Violet is a science kid. She loves trees, dirt, bugs. She’s at home in Central Park, digging, sniffing, touching nature. Worms don’t gross her out, and neither do rats. She finds both “cute”. She notices every house sparrow, knows the difference between a pigeon and a dove and dreams of swimming with dolphins and manatees.
She is an enthusiastic budding chef, equally comfortable slicing salad vegetables or mixing the Sunday morning pancake batter. She is a prolific reader, a ballet dancer and an artist. She is also a food allergy kid. But she is not a food allergy “sufferer”.
Let me explain. Diagnosed with egg, peanut and several tree nut allergies before she was 2 years old, our daughter has been allergic since she can remember. It’s mostly quite manageable and not all bad. In pre-school, kids brought lunch from home; Violet did the same. When the birthday parties began, she was young enough to accept her special treats as her buddies tucked into their cake. When she noticed difference, she briefly fell on disappointment, but soon declared a preference for candy. To this day, our 7-year-old naturalist favors gummies and allergy-friendly chocolate, so celebrations are generally no sweat.
Our food allergy predicament is ironic, since I’ve been obsessed with food for most of my adult life. As an NYU Food Studies graduate student, my classes spanned food and culture, food politics and nutrition. In my downtime, I worked at a number of Manhattan restaurants (while a regular at many more). I’m forever discussing the myriad ways that food shapes the world. I shop at farmers’ markets and belong to a food book club. My mom was an early devotee of New York City’s Union Square Greenmarket, and my father cooked our meals from scratch. Their nostalgia for the food of our family’s Ukrainian heritage was palpable – oh, the sumptuous ice cream and peasant bread!
When Violet was born, I couldn’t wait to share my comfort foods with her. Homemade chicken noodle soup, pan-roasted wild salmon, egg shakshuka, market heirloom tomatoes sprinkled with sea salt. But when, at a year old, her first soft-boiled egg resulted in angry blotches on her face and torso, we found ourselves on a different path. She tested allergic to eggs. Peanuts and most tree nuts were soon added to her list of allergens to avoid.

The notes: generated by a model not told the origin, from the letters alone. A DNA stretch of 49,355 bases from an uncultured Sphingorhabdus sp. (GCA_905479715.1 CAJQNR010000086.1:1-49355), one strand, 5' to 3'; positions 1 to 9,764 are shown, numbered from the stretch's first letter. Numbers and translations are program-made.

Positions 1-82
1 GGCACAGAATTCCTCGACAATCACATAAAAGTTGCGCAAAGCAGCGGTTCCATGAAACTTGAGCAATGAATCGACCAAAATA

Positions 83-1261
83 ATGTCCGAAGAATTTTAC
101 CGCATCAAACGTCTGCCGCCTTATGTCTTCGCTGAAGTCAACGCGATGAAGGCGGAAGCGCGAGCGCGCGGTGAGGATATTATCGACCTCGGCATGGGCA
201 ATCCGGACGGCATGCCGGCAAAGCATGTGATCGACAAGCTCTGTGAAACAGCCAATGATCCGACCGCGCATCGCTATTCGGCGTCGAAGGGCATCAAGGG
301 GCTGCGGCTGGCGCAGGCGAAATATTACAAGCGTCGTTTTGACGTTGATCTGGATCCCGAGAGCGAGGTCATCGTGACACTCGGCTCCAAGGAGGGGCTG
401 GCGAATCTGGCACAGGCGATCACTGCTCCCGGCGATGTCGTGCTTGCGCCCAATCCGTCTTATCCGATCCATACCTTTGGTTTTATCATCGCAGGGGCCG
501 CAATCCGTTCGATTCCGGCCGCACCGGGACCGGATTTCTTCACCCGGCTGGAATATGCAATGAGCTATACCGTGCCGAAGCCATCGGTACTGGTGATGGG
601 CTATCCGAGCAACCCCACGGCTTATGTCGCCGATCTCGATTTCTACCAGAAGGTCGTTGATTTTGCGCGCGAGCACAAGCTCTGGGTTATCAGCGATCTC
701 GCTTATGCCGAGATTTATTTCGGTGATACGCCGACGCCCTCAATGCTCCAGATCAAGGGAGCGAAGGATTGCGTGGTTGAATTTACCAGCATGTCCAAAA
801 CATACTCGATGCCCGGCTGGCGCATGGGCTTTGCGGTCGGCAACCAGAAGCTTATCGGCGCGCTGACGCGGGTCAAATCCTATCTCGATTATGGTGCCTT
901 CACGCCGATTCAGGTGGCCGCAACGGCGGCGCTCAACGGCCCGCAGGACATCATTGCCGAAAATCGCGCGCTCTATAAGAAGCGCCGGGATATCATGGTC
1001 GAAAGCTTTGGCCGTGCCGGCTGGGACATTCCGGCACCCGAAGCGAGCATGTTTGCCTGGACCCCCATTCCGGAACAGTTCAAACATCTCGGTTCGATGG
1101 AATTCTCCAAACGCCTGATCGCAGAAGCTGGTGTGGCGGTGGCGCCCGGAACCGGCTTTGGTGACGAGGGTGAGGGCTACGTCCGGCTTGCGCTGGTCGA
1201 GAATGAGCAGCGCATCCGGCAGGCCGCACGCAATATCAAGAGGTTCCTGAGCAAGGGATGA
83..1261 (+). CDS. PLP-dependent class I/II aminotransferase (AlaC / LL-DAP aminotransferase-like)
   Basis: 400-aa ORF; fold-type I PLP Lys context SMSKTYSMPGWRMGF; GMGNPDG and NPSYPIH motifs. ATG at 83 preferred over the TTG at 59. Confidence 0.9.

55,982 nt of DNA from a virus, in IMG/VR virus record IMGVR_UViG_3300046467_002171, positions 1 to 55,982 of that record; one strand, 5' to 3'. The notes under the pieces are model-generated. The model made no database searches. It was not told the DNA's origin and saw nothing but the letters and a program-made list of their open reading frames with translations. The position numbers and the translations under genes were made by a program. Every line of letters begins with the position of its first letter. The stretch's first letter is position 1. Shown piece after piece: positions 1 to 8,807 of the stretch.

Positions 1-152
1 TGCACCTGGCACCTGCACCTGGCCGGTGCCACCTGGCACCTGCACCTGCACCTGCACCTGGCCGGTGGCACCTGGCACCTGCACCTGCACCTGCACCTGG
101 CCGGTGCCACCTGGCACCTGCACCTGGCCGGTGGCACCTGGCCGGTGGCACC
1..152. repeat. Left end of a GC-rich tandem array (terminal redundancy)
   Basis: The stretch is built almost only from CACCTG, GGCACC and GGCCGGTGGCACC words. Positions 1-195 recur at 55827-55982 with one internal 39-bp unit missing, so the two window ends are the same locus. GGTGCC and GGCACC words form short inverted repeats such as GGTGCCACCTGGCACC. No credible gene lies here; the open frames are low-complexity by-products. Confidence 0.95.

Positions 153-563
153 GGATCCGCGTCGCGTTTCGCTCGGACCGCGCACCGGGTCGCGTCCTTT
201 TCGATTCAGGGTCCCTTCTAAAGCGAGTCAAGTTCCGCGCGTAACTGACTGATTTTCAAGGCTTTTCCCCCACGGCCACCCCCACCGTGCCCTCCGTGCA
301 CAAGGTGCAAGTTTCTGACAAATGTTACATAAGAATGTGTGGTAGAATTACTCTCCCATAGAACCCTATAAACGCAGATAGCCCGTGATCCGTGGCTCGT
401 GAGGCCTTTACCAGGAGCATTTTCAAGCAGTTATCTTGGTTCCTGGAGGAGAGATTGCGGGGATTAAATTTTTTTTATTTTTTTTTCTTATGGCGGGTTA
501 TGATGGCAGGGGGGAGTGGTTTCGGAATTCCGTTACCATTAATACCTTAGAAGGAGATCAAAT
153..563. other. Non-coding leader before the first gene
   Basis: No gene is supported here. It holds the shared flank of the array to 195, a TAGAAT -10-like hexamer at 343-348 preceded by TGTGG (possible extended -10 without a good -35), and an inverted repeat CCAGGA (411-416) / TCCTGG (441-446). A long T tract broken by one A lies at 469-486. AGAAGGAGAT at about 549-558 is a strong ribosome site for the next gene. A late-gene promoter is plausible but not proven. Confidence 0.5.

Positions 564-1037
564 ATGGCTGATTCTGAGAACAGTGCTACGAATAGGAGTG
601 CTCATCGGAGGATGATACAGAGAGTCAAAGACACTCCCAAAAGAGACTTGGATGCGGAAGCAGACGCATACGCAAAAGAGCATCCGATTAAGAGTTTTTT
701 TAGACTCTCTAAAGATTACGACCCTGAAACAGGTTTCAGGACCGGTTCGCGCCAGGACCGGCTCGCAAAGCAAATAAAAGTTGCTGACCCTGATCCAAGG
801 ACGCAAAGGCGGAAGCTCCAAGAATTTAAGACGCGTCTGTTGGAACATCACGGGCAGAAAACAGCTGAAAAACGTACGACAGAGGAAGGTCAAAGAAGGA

I was comparatively well-primed to guide Violet about mindful eating. While she certainly couldn’t eat a random slice of pizza without checking ingredients, I didn’t typically eat that either, often seeking out handmade dough, sauce and buffalo mozzarella. I didn’t grocery shop at the corner food store; I took the bus several miles to the market with the freshest produce and meats. For our family, adding allergens to the list of considerations was not hugely impactful. We would make sure Violet was safe, but we would enjoy birthdays, school functions, restaurant dining, air travel, all of it (with antihistamines and auto-injectors in tow).
Recently, on social media, I’ve encountered fledgling food allergy parents mourning a loss of freedom and feeling food allergy-related isolation. At times, I’ve chimed in to share our family’s story: for us, food allergies are a hurdle we’ve learned to navigate.
Our family has been able to take this positive attitude all the way to the Phase 3 clinical trial of Viaskin’s peanut patch. Violet joined the trial in the spring of 2017, and proudly wears her patch 24 hours a day. The novel therapy continuously introduces a small amount of peanut through the skin, with the goal of desensitizing participants. While the jury is still out on the results, the process has been empowering.
Violet views herself as both the scientist and part of the science, advancing toward a cure for herself and her peers. Though her life with allergies is not entirely without struggle, Violet eats better, and knows more about food than many adults.
My husband and I continue to speak with Violet and her 3-year-old sister Clementine about ingredients and eating styles. In other countries, such as France, feeding is a school subject, while in the U.S., most kids eat burgers and fries and peanut butter sandwiches. Food allergies present a unique opportunity for education and gastronomy (Violet rarely orders off the kids’ menu, for both culinary and allergic reasons).
My advice to fellow food allergy parents: find solace in informing yourselves and your kids, and in the research, the advocacy and the critical mass of affected individuals. So many resources are starting to be devoted to food allergy research; our children will ultimately benefit. Most importantly, when considering food allergies, realize that the condition is on a continuum, a highly impermanent predicament that brings more opportunities for treatment every day.
Natalya Murakhver is the co-founder of Apple to Zucchini, a healthy family-eating company based in New York City.